“लेकिन मैडम ऐसे लड़कियों को बहार भेजना समाज में अच्छा नहीं लगता | आप समझिये इस बात को “ — my week began with a 25 minute long phone conversation with a guy who was fiercely protecting his sister from the risk of coming to a different city for studying.
Navgurukul offers a fully-funded software engineering program to youth from low-income and vulnerable communities. We offer guaranteed jobs to every one who finishes the year long course and also cover the expenses for accommodation and food during the course. Be it a 10th drop-out or an unemployed college graduate, the entrance is not anchored on any piece of paper. The campuses are teacher and exam free, governed by student bodies. Thus, cultivating an environment where a person learns at her pace and protect her self-confidence.
And despite all these potentially ‘plus-points’, its accessibility to girls and transgender people remains a big challenge.
Sometimes I receive Whatsapp messages saying “दीदी मेरा एडमिशन करवा दो वरना मेरी शादी हो जाएगी “ or frantic calls declaring “दीदी मेरा पति बहुत मरता है, आप कुछ मदद कर दो | मैं मेहनत करके पढ़ लुंगी”
Talking to parents, brothers, grandparents, uncles, and sometimes neighbours too to help a girl choose higher education or employment opportunity is a common part of my everyday work life.
For every call I make to inform a boy that he has been selected for the Navgurukul’s software engineering program, I make at least 7–8 calls for a girl to help her take this opportunity.
Often these conversations have left me shaking my head in disbelief on how many people and external fears a girl has to overcome to make a basic choice that could change her life for good. Knowing the extent and depth of discrimination, it takes a lot of effort to fight back the feeling of helplessness.
The task is daunting thus, even more reasons to not stop trying.
Today, around 10 students from Afghanistan of which 4 are girls, joined Navgurukul to do our software engineering program.
It has warmed my heart for multiple reasons: this will be our first set of students coming from a conflict zone, also this will help us strengthen our learning model to work for the students from a very different context and it is our first international partnership.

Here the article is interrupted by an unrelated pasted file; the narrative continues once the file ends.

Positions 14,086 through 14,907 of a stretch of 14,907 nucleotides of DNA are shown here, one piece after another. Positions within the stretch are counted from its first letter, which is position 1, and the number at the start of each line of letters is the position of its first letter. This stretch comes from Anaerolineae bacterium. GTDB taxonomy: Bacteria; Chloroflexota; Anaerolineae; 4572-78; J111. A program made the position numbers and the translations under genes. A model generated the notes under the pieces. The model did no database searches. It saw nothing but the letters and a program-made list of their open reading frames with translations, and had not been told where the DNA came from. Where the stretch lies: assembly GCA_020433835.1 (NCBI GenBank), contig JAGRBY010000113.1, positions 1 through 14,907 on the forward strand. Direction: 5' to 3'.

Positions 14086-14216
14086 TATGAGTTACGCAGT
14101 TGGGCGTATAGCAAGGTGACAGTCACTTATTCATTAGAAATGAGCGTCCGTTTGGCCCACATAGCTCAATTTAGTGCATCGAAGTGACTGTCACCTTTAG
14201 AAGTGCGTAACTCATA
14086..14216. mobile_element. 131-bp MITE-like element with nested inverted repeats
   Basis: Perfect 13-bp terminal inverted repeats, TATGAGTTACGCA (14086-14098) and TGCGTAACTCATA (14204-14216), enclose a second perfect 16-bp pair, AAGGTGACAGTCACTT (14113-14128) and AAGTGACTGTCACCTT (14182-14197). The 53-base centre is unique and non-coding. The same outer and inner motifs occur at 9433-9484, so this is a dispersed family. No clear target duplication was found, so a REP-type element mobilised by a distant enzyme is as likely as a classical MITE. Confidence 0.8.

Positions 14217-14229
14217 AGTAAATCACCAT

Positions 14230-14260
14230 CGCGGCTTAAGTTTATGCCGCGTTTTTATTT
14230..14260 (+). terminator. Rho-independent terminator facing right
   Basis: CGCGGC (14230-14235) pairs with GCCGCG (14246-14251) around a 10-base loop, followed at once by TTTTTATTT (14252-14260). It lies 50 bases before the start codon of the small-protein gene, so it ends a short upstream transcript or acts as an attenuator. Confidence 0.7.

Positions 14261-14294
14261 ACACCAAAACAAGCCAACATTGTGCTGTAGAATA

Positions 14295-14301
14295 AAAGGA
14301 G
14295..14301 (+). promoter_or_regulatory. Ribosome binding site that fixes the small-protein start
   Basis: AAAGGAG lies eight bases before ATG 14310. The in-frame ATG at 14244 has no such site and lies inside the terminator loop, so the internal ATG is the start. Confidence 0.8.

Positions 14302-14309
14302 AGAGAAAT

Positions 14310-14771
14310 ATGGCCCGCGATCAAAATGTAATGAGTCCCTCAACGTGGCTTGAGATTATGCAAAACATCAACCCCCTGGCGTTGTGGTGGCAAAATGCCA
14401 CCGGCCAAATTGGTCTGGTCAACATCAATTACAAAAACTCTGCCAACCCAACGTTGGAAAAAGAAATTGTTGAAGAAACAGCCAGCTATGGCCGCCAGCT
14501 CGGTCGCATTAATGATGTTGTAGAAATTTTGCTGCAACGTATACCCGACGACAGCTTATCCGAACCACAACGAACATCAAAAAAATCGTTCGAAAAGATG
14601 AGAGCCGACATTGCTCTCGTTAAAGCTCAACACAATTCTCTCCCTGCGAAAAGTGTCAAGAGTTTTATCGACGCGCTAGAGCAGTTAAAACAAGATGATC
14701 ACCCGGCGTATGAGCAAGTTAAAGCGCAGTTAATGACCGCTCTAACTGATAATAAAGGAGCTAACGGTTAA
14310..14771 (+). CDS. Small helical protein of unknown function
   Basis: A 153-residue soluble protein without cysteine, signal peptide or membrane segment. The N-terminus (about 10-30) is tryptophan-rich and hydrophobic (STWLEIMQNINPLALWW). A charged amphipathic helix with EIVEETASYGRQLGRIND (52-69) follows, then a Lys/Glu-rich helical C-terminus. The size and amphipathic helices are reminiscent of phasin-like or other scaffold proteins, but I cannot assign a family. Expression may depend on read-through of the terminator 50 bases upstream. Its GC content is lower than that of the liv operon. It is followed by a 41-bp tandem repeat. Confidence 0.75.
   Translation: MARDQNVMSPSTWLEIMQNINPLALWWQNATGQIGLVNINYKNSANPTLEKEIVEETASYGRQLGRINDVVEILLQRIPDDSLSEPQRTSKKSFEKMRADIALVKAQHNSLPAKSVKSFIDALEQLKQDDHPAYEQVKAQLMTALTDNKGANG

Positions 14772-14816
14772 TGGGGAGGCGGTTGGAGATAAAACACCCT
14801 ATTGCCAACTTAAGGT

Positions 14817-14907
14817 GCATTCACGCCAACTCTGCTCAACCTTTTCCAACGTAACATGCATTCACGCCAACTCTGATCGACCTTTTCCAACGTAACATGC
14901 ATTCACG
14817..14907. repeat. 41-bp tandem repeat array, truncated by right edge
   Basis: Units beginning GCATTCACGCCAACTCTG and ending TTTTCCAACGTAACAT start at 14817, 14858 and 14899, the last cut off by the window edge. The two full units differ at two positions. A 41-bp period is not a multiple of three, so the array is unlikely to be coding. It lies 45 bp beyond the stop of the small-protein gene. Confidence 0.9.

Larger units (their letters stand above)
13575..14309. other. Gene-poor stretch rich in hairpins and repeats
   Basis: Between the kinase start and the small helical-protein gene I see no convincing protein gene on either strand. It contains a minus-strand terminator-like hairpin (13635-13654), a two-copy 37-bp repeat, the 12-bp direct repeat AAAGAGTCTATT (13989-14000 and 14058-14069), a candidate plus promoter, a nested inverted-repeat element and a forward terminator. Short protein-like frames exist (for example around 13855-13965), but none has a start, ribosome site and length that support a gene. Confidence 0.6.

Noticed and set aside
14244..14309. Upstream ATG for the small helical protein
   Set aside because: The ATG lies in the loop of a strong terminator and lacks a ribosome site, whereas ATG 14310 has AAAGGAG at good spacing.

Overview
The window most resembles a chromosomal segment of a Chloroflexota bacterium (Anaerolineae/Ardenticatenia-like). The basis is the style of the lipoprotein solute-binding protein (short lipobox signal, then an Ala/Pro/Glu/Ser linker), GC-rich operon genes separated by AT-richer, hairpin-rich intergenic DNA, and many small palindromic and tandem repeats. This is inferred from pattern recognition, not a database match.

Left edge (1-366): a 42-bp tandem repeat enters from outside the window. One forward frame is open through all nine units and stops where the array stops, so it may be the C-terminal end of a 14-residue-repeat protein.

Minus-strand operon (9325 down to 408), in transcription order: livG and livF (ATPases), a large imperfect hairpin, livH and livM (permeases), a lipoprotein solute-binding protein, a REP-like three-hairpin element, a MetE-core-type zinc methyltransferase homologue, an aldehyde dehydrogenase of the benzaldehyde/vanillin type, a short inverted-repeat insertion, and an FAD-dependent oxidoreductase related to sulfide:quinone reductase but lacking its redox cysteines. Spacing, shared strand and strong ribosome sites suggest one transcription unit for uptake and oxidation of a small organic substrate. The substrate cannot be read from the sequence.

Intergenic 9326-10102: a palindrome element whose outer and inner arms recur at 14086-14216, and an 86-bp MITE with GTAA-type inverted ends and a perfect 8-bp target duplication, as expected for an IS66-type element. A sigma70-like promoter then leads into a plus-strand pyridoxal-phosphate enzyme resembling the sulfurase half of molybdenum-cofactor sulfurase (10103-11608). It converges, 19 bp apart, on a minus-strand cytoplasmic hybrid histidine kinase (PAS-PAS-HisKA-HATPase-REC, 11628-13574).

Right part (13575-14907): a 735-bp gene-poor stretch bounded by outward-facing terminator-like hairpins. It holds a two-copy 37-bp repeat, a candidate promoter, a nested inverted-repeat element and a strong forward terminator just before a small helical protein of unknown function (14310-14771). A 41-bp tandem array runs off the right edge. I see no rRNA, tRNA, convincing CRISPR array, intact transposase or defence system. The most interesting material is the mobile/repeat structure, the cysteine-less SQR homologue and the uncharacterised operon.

Even more importantly in the current political environment in India when things seem bleak in terms of inter-cultural and inter-religion harmony, working hard on this partnership with Gawharshad University in Afghanistan was one way I could express my stand for inclusivity.
A lot of people came together to make this happen: Kamla Bhasin (I fondly call her Dida), a renowned feminist advocate, Sima Samar, Minister of Women Affairs Afghanistan and founder of Gawharshad University, Ali Mohammadi who worked so hard to do the student mobilisation and handled all the logistics, the Indian Embassy and most importantly, the students themselves
Every partnership that Navgurukul does for girls’ education reassures us that for every hurdle that the girl has to overcome, there are multiple people trying their best to be there for her, with her as she battles this world because of her gender.
A gentle reminder that there are so many people working hard to ensure girls access their right to education and protect their freedom to grow.
I feel extremely grateful to learn from their hard work and undying hope that one day this world would not wrong its girls.
So as my week comes to an end, I write this to hold on to that hope and refuse to give up on the daunting social issues.